In a big setback to the Directorate of Revenue Intelligence (DRI), the Bombay High Court Thursday ruled in favour of Adani Enterprises Ltd (AEL) and quashed all Letters Rogatory (LRs) sent by DRI to foreign countries pertaining to alleged overvaluation of Indonesian coal imports from 2011 to 2015 by two Adani firms, halting the investigations by the agency which were going on since 2016.
An LR is a formal request between two countries party to a Mutual Legal Assistance Treaty (MLAT), seeking judicial assistance in accessing information on an offshore entity in connection with an ongoing probe.
A division bench of Justice Ranjit More and Justice Bharati H Dangre, allowing the writ petition filed by Adani Enterprises, said that DRI cannot issue LRs under Section 166A of the Code of Criminal Procedure until a First Information Report (FIR) is registered in a case under Section 154/155 of the CrPC.
“...we are of the express opinion that Section 166A is not an independent island on which any investigating/inquiring authority can jump on without taking recourse to Section 154/155, we hold and declare that the action of the respondents (DRI) in giving effect to the letter of rogatory issued by the learned Metropolitan Magistrate, Mumbai, in relation to the import of coal of Indonesian origin cannot be sustained and it deserves to be quashed and set aside,” said the order. However, the High Court said it has not gone into the merits of the LRs issued by the Magistrate in this case.
Email, phone calls and text message to the official spokesperson of Adani Group remained unanswered.
The HC order assumes significance as apart from the Adani Group, the DRI is probing at least 40 companies including two companies of the Anil Dhirubhai Ambani Group (ADAG), two Essar Group firms and a few public sector power firms for alleged overvaluation of coal imports from Indonesia pegged at Rs 29,000 crore between 2011 and 2015. With this order, cases against Adani and other companies is likely to come to a halt.
“The Bombay High Court order will impact issuance of LRs by other agencies including the income tax (IT) department, Serious Fraud Investigation Office (SFIO) and the Enforcement Directorate (ED),” said a lawyer on the condition of anonymity.
DRI claimed before the court that unlike with police officers, an investigation by officers of Customs, ED, Wildlife Crime Control and the SFIO under the Customs Act, Prevention of Money Laundering Act, Wildlife (Protection) Act and the Companies Act respectively, does not commence by registering FIRs or by seeking an order from a Magistrate.
Therefore, under the Customs Act, an FIR under the Code of Criminal Procedure or magisterial intervention is not required for initiation of Customs investigation. The DRI also told the court that Adani Enterprises moved the High Court to question the issuance of LRs only after a Singapore court allowed India’s request to access documents that allegedly contain “clinching evidence” against Adani Group’s “blatant” price hike of imported coal for “siphoning” money and “increasing” the cost of power sold to the public in India.
Senior counsel Maninder Singh for DRI argued that (AEL’s) petition “is an attempt to frustrate the investigation being carried out by the DRI and is nothing but an attempt to thwart an entirely legal investigation being carried out by it into a serious allegation”.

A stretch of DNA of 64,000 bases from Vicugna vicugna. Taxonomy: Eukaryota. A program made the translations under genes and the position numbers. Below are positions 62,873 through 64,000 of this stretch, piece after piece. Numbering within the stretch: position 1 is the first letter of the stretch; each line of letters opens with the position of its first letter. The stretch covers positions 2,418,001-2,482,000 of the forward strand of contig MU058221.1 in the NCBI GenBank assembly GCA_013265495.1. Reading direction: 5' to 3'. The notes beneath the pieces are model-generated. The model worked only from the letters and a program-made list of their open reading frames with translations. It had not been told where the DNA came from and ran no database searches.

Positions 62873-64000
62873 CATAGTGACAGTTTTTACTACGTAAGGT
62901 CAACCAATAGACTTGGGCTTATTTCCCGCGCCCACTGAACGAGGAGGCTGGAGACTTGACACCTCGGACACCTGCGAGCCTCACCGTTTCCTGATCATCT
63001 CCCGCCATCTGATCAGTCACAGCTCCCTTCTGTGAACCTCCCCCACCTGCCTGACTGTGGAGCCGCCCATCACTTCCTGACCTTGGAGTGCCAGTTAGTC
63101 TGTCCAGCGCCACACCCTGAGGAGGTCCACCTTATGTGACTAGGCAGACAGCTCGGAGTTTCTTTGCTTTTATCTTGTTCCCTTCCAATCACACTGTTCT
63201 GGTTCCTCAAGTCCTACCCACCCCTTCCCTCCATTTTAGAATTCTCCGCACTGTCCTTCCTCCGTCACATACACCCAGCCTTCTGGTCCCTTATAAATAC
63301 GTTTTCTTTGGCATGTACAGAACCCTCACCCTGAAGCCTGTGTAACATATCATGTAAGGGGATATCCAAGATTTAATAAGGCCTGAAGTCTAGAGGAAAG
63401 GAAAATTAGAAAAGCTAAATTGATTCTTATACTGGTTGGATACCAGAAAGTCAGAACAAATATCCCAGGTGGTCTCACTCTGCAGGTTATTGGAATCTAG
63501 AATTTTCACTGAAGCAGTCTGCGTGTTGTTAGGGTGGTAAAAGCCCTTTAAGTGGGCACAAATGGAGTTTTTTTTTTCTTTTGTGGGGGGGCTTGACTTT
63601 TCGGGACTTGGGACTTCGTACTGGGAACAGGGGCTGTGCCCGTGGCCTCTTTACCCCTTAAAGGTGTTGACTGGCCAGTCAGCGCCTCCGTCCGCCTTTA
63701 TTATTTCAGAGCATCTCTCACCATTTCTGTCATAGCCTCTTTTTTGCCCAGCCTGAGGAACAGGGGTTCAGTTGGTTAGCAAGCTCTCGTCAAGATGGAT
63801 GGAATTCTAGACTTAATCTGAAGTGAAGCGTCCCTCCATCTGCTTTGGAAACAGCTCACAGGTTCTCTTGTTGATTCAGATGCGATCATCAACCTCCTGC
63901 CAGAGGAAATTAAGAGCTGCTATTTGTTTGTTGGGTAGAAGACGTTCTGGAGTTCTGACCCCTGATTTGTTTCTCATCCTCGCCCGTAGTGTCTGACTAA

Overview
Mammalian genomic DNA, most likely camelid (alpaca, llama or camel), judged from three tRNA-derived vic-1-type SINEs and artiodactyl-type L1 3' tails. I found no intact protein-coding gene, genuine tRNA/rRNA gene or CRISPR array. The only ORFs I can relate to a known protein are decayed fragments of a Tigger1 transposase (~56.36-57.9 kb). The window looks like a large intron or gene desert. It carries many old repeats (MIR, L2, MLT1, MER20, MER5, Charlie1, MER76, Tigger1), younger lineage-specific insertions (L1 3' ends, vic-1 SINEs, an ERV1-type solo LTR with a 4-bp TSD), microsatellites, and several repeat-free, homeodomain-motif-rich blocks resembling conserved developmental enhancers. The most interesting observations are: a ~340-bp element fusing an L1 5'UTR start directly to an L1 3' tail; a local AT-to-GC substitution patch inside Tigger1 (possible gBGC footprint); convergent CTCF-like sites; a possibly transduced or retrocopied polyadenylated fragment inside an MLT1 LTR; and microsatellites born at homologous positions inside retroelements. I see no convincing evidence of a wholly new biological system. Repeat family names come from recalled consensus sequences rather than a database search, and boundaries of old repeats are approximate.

AEL claimed the LRs were issued by DRI without cognizance of any offence or registering of FIR against the Adani firms in the coal case. It also said that the LRs were issued without any notice and hearing the companies.
It is not immediately known if the government will file an appeal against the order in the Supreme Court.
So far, the DRI had issued 14 LRs to multiple foreign jurisdictions such as Singapore, Hong Kong, Switzerland, UAE, among others, seeking information in the alleged over-valuation of imports of Indonesian coal.
The probe agency specifically sought import documents negotiated by the Singapore and the Dubai branch of Indian banks with Indonesian coal suppliers. These documents contain the actual price of coal before it was allegedly inflated. While private banks submitted data to DRI, public sector banks declined to submit the information citing confidentiality clauses of the foreign country.
Last year, AEL moved the Bombay High Court seeking to quash all LRs issued by DRI in 2017. In September 2018, the court gave an interim stay to AEL but the DRI moved the Supreme Court as its probe had come to a halt, following the high court’s interim ruling. The Supreme Court asked the high court to pass a final order by end of June 2019.
The DRI probe against Adani and other companies began after the agency issued a general alert to its field formations across India in March 2016 outlining the modus operandi of over-invoicing of coal imports from Indonesia. DRI alleged that money was being “siphoned” outside the country and the electricity-generating firms were availing of “higher tariff compensation based on artificially inflated cost of the imported coal”.
The DRI alleged that Indonesian coal was directly imported from ports in that country to India while import invoices were routed through one or more intermediaries based in Singapore, Hong Kong, Dubai and British Virgin Islands to artificially inflate its value.
The DRI alleged that in certain cases, the import value of Indonesian coal was artificially inflated by about 50 to 100 per cent by changing test reports which measure the calorific value of coal. Artificial inflation of value of the imported coal increases the landed cost of coal, which is a primary fuel in coal fired thermal power plants. The higher tariff dispensed by the electricity regulator to the power generator enhances the cost of purchase of the power distributor which, in turn, factors this artificially enhanced cost in its billing to consumers.